Overall – hate the room, the ambiance. Service was friendly, though a bit of upselling pressure, and there were just some inept moments that shouldn’t have happened in a place of this supposed caliber. Food – mixed, some really quite good, but most just kind of “meh”. Prices – the food isn’t outrageous for Miami Beach and a top hotel – all ten dishes came in at $187, though a couple of them were pretty thin on substance. The bread, of which we ordered two plates, was $5 per plate – not noted on the menu, nor told to us by the waiter. The big hit here was the booze. Three of us had cocktails and wine, three apiece (and all quite good, and the former quite interesting, though the latter, the wine pours are really small, not much more than a couple of mouthfuls – probably about 2-3 ounces each), and one of us had just a lemonade, plus we had three bottles of water for the table (we weren’t offered tap, which we should have asked for, and the waiter didn’t tell us he was opening two more bottles as we went, he just did it without asking). That all tacked on a bit over $200 more. And, to top it off, the place adds an 18% gratuity onto the bill, which our waiter didn’t tell us – it is, admittedly, on the menu we discovered, in really small print, though in the midst of a warning about pregnant women not eating raw fish dishes, and there’s a note at the bottom of the bill, but, well below the place where you’d add in the tip – luckily we caught it just before adding a tip onto it. All told, the bill for four of us, came in at $518.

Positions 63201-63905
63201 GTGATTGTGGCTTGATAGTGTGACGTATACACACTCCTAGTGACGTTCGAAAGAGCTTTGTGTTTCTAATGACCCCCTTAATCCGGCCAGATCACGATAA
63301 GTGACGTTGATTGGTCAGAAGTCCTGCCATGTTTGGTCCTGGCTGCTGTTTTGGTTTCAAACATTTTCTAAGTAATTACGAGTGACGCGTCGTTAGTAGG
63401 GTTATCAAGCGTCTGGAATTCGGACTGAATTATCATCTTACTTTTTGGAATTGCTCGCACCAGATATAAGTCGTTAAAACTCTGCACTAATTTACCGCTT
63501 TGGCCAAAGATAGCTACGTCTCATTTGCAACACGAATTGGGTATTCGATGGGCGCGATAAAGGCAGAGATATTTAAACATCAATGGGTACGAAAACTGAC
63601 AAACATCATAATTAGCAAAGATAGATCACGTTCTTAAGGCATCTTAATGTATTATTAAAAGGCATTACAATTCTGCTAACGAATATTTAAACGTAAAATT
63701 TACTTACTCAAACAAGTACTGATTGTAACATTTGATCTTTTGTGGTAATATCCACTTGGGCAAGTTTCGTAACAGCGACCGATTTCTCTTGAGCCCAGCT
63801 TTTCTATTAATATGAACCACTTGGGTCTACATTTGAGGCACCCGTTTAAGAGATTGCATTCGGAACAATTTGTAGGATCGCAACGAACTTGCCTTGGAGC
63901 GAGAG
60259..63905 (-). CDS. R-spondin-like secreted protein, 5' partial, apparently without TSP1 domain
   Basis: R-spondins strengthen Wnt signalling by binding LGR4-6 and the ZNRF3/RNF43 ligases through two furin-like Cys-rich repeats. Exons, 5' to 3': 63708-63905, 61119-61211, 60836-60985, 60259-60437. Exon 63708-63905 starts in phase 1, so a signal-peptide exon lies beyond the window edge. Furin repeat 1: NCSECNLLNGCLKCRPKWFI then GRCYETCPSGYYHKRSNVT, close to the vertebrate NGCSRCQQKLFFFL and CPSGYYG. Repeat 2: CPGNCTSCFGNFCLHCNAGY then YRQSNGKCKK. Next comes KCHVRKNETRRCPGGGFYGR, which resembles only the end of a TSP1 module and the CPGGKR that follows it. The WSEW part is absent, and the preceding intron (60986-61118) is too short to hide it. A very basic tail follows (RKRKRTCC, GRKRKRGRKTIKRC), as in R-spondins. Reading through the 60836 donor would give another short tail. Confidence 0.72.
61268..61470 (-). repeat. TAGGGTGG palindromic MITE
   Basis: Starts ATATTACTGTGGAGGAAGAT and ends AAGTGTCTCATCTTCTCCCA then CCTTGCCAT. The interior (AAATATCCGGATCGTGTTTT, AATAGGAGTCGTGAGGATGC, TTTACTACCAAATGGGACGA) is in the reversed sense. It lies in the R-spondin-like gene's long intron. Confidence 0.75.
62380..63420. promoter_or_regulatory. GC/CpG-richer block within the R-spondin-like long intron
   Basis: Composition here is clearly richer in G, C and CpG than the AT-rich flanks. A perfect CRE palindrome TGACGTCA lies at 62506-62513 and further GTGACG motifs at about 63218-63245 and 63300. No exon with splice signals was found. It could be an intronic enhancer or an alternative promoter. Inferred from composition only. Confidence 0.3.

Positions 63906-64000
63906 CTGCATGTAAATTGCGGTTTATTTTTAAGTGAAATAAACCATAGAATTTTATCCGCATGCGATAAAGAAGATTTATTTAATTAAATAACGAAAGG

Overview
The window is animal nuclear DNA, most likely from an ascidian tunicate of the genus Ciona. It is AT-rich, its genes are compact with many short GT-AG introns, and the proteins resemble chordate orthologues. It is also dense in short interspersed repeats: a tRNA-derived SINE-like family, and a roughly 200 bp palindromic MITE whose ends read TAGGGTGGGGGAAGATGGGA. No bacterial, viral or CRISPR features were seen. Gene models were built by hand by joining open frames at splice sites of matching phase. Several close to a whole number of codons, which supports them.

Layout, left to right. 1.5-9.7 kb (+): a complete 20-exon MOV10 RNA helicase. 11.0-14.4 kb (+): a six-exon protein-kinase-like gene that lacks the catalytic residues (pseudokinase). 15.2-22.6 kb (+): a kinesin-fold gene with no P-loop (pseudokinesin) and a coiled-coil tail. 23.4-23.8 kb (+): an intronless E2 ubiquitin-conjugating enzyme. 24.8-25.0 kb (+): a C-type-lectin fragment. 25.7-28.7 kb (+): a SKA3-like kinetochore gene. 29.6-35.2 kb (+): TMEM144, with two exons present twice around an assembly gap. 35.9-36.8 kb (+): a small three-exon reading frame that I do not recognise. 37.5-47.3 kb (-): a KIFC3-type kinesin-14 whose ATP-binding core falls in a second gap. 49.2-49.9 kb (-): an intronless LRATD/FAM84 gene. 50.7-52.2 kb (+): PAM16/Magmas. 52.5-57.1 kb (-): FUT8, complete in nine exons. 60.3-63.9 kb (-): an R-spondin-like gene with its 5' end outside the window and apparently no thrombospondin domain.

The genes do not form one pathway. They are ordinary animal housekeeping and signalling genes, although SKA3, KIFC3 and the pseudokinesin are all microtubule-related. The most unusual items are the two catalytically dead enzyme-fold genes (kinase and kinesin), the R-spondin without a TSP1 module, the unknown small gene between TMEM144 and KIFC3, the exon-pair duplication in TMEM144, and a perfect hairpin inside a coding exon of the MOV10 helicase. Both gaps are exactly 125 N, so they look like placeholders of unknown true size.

Would I go back? No. Plain and simple. No. And, as a note, we had dinner tonight with some friends in the wine and food biz and one of them had been and had pretty much the same thoughts as we did.